Introduction by Oskar Arnorsson
Response by Jonah Rowen
Simone Farresin and Andrea Trimarchi are Studio Formafantasma, an Italian designers duo based in Amsterdam, The Netherlands.
Their interest in product design developed on the IM master course at Design Academy Eindhoven, where they graduated in July 2009. Since then, Formafantasma has developed a coherent body of work characterized by experimental material investigations and explored issues such as the relationship between tradition and local culture, critical approaches to sustainability and the significance of objects as cultural conduits.
In perceiving their role as a bridge between craft, industry, object, and user, they are interested in forging links between their research-based practice and wider design industry. As a result, works by Studio Formafantasma have been commissioned by a variety of partners including Fendi, Max Mara – Sportmax, Hermès, Droog, Nodus rug, J&L Lobmeyr, Gallery Giustini / Stagetti Roma, Gallery Libby Sellers, Established and Sons, Lexus, Krizia International, and Flos. Whether designing for a client or investigating alternative applications of materials, Studio Formafantasma applies the same rigorous attention to context, process, and detail to every project they undertake. The added nuance for the duo is that they do so with an eye to the historical, political and social forces that have shaped their environments.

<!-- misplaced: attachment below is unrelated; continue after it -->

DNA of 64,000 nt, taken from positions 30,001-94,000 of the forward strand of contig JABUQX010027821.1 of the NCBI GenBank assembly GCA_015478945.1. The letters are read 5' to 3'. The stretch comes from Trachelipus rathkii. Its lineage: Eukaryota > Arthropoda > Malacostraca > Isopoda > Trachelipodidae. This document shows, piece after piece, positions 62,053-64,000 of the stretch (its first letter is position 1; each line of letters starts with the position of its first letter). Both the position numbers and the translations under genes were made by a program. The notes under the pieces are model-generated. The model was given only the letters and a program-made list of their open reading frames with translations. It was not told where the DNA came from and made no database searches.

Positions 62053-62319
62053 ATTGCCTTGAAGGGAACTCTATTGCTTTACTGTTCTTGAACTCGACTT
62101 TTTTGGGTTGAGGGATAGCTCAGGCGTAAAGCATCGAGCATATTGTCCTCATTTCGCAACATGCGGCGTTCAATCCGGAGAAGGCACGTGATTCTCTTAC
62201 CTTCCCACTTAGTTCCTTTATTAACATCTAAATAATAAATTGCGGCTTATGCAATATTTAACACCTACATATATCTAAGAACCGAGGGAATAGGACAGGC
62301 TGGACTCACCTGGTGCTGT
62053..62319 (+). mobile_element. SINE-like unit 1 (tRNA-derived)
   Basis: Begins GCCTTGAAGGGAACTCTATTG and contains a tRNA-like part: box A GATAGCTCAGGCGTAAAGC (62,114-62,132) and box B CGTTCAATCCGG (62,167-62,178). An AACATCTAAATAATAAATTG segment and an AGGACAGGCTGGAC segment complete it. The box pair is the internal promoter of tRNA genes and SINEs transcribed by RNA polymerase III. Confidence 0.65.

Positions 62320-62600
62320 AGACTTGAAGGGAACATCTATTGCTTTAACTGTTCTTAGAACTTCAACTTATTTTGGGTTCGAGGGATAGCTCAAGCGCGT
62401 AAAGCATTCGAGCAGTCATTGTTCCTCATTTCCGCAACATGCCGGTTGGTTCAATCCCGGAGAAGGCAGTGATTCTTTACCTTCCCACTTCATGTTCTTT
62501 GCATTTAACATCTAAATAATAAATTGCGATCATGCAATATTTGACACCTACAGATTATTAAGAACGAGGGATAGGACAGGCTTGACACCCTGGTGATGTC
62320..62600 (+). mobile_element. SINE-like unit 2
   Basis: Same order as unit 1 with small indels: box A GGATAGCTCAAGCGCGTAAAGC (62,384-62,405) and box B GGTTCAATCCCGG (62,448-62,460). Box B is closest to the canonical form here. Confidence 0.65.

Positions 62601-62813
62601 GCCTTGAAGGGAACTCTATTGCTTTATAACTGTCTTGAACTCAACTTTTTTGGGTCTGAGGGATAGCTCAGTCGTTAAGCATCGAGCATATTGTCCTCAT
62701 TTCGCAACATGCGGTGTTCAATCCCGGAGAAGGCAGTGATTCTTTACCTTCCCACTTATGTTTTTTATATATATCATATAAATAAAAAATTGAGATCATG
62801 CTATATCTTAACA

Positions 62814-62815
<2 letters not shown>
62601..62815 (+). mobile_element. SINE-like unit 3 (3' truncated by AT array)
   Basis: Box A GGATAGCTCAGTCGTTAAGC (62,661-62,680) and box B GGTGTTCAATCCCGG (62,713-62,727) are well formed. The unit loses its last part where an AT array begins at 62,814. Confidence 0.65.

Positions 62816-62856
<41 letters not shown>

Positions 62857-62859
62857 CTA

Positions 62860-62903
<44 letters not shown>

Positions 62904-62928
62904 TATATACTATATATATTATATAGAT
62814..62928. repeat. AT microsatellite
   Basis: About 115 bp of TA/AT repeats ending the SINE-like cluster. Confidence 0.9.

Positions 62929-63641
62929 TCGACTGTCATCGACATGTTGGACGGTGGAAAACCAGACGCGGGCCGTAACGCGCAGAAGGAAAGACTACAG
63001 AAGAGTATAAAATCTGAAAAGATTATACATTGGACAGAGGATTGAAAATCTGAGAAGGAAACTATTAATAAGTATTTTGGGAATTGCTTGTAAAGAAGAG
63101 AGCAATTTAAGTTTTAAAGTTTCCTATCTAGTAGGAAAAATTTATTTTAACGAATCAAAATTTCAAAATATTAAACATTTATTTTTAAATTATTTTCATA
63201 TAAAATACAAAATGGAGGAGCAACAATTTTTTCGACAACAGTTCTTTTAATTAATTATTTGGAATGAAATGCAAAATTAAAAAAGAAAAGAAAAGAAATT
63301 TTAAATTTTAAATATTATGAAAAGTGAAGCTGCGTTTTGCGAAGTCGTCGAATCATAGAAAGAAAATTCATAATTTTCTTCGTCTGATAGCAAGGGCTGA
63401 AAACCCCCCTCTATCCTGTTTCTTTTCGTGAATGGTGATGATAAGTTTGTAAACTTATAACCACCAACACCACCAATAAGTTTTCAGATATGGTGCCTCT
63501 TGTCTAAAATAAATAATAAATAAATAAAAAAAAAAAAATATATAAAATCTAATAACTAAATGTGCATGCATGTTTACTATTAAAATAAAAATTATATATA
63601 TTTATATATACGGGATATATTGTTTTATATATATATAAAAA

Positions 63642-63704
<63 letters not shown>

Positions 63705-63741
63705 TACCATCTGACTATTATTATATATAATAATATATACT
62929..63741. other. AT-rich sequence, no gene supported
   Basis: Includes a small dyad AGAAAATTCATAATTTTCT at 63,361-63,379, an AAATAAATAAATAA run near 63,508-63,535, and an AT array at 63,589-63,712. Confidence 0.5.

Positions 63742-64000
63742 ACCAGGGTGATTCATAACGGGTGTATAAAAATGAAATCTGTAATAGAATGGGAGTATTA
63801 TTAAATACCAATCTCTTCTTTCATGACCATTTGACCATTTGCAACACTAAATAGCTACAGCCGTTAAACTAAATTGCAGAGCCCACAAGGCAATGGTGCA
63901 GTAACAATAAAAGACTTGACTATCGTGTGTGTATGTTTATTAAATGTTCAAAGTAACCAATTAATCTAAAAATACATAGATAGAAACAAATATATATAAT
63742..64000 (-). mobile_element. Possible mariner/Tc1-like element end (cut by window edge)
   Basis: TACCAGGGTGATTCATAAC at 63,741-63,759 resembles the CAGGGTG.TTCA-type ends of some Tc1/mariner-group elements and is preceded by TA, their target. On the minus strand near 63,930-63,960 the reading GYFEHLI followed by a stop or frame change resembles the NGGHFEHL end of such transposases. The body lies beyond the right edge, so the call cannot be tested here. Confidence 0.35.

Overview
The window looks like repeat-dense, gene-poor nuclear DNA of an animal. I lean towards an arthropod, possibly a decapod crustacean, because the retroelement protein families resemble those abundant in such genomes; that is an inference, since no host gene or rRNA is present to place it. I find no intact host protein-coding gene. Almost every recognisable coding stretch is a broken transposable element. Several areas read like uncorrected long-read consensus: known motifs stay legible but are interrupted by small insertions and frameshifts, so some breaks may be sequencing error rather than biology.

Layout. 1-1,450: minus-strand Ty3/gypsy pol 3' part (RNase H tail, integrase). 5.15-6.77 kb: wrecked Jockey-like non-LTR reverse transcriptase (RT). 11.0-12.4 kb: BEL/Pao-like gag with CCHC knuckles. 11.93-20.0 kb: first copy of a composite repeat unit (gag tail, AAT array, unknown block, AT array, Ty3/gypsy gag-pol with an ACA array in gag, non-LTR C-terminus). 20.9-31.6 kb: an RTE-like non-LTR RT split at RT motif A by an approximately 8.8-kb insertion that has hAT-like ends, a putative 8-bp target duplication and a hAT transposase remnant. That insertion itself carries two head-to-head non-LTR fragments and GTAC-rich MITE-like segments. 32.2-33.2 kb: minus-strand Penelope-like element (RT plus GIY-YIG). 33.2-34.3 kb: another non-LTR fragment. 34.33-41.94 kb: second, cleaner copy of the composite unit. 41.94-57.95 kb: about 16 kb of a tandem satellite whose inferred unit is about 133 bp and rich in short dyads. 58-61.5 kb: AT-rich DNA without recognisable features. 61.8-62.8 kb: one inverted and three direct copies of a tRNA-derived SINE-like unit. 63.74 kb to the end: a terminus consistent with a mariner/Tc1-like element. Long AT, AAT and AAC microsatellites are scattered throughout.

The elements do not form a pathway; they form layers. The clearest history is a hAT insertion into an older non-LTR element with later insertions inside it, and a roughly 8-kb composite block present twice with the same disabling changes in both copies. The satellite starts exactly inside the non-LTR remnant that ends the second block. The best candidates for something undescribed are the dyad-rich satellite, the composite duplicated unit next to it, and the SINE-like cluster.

Their work has been presented and published internationally and museums such as MoMA, Victoria and Albert, The Metropolitan Museum of Art, the Art Institute Chicago, Centre Georges Pompidou, the TextielMuseum in Tilburg, the Stedelijk’s-Hertogenbosch, the Stedelijk Museum Amsterdam, MUDAC Lausanne, the Mint Museum of Craft and Design in North Carolina and the MAK Museum in Vienna have all acquired Formafantasma’s designs for their permanent collections. In March 2011 Paola Antonelli of the Museum of Modern Art in New York and esteemed design critic Alice Rawsthorn listed their studio amongst a handful of practices that would shape the future of design.
Organized by the Advanced Architectural Design program.
Free and open to the public.